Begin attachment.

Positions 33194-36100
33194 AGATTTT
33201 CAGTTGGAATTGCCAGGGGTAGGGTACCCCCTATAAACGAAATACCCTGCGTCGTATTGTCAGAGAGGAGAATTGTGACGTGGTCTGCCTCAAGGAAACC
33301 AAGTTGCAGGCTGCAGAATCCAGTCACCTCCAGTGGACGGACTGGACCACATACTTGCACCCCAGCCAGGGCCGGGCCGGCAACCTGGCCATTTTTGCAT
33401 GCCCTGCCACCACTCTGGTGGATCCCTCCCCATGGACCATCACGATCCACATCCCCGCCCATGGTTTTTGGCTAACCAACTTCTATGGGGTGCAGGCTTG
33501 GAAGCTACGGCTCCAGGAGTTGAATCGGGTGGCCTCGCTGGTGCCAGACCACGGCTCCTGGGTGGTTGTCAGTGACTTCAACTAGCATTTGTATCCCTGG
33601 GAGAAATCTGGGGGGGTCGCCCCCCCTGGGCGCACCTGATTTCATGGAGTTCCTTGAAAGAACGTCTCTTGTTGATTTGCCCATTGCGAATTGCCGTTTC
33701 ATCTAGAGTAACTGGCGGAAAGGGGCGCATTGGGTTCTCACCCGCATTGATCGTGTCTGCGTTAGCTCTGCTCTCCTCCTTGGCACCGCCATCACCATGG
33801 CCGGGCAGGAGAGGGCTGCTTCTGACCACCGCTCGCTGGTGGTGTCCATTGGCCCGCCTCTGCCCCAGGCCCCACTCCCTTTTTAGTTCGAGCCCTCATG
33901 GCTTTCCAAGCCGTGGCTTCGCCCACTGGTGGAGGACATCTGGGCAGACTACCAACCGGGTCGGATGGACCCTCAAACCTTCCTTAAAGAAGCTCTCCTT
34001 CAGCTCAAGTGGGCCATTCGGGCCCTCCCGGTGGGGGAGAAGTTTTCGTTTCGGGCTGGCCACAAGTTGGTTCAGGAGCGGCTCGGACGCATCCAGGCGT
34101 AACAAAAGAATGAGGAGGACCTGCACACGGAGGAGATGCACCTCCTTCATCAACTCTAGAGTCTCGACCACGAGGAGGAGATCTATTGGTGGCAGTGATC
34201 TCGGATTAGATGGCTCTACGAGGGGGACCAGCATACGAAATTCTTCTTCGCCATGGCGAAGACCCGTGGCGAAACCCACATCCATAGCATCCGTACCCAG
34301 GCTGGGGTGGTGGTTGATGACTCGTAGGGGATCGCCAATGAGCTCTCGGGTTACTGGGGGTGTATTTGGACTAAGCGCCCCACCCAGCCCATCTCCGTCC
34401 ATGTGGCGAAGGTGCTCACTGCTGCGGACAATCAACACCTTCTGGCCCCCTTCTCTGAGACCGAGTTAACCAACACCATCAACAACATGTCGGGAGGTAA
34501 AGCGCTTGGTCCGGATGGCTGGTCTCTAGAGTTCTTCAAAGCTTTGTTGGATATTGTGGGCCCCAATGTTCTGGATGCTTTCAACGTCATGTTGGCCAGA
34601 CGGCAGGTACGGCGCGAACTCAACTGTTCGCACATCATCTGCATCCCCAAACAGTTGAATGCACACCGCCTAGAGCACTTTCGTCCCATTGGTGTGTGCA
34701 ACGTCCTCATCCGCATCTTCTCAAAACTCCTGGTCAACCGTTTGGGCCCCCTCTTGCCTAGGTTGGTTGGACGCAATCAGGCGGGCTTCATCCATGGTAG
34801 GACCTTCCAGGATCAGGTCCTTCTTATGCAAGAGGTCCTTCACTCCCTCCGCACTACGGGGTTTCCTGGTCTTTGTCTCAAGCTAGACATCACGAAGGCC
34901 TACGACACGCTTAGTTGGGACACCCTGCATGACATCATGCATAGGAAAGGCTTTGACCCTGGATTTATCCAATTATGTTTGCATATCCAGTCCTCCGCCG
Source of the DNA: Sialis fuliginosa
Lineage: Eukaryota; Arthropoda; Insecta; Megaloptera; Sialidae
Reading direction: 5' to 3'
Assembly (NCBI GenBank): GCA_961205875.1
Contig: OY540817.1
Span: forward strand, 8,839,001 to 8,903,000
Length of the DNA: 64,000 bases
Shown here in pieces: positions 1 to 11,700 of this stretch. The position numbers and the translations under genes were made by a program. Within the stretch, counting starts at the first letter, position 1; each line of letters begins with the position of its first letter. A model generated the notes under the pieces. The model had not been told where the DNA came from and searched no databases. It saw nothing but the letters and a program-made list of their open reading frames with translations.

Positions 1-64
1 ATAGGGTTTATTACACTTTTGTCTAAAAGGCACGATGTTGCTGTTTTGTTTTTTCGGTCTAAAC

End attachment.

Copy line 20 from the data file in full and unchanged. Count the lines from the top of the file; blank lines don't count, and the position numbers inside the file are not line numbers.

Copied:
34901 TACGACACGCTTAGTTGGGACACCCTGCATGACATCATGCATAGGAAAGGCTTTGACCCTGGATTTATCCAATTATGTTTGCATATCCAGTCCTCCGCCG